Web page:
Back to Muir Woods (Photo of the week)

Soft light filtered by the forest canopy partially silhouettes this moss covered tree, Muir Woods National Monument

Early this year, I made a very brief stop to Muir Woods National Monument as my wife and I were touring around with an out-of-town guest. I knew that I wanted to come back soon to do some more in-depth photography, and last week I was able to do just that. Armed with a lightweight tripod, a polarized filter, and my 24-70mm zoom lens, I worked my way through the heart of the canyon in which Muir Woods is situated. The day was overcast and slightly drizzling – perfect conditions for forest photography.

The photo above was created from five photos stitched together. I love the tree’s long, gangly branches and the bright green of the moss-covered bark. The way in which the filtered light penetrates the thick canopy above gives the grass and green foliage an almost translucent glow.

Scroll down to see more photos from that day, or click here to see the entire gallery.

A fern grows at the base of a massive redwood tree, flourishing in the light of a rare clearing, Muir Woods National Monument
Redwood Creek flows through the forest, bringing nourishment to the many ferns and redwood behemoths that flourish along its length, Muir Woods National Monument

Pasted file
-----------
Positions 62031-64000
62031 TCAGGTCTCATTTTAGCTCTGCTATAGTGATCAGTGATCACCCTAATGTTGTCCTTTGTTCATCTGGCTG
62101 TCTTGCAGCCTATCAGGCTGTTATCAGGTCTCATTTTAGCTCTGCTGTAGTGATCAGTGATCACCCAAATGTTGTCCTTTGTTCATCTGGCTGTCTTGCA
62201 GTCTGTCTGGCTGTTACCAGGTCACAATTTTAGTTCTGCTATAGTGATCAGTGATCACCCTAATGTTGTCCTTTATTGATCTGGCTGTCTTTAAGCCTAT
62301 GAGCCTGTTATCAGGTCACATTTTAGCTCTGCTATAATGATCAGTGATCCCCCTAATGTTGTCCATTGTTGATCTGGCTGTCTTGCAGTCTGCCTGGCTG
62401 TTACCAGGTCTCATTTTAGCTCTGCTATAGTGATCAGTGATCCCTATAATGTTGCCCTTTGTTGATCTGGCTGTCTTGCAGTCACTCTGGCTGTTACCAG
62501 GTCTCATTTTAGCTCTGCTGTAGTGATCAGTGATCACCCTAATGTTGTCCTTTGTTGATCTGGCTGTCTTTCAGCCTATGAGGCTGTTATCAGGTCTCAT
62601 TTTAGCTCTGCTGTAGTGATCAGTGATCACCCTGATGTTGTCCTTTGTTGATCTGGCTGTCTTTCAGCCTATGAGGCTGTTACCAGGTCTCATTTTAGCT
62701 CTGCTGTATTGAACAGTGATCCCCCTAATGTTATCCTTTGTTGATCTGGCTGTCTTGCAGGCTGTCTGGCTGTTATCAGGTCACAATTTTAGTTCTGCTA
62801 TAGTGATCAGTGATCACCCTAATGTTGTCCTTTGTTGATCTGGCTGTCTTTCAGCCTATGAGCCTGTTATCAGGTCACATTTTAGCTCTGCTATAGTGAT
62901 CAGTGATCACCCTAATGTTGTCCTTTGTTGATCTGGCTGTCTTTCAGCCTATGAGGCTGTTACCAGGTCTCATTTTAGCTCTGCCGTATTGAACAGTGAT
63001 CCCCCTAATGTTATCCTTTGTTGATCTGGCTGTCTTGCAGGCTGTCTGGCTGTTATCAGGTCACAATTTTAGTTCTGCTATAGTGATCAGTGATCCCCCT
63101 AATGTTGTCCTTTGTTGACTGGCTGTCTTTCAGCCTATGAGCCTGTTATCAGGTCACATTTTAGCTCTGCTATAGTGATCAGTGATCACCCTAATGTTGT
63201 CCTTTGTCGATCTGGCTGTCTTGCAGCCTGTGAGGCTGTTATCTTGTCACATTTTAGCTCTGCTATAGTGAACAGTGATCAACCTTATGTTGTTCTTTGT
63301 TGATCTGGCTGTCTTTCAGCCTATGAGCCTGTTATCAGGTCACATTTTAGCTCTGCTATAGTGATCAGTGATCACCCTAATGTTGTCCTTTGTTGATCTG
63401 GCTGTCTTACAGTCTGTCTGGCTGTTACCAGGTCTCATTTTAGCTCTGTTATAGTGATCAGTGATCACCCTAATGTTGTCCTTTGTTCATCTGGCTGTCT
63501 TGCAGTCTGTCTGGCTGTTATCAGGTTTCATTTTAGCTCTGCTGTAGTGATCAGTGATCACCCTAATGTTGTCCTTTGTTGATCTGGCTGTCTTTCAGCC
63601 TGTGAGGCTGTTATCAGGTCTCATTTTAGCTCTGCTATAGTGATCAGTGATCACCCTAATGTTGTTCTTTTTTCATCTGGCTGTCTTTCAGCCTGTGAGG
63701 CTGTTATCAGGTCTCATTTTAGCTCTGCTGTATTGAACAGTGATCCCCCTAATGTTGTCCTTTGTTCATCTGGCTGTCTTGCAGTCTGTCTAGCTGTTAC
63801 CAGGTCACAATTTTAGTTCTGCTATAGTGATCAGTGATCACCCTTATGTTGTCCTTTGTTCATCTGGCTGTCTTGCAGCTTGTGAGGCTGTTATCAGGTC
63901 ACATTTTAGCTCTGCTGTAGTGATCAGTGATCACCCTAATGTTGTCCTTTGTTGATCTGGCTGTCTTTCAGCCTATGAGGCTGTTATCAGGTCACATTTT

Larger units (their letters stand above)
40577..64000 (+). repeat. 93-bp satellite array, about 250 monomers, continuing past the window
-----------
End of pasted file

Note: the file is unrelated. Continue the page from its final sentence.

The white and black bark of these redwood trees are tied together by the ubiquitous green of forest life, Muir Woods National Monument

Muir Woods National Monument

  • Muir Woods National Monument is a part of the Golden Gate National Recreation Area (GGNRA), one of the largest urban national parks in the world. GGNRA was established in 1972 and contains 75,398 acres extend from Tomales Bay in Marin County to San Mateo County in the south, encompassing 59 miles of shoreline – one of the nation’s largest coastal preserves. http://www.wildlifeworld360.com

  • Muir Woods National Monument is a part of the Golden Gate National Recreation Area (GGNRA), one of the largest urban national parks in the world. GGNRA was established in 1972 and contains 75,398 acres extend from Tomales Bay in Marin County to San Mateo County in the south, encompassing 59 miles of shoreline – one of the nation’s largest coastal preserves. http://www.wildlifeworld360.com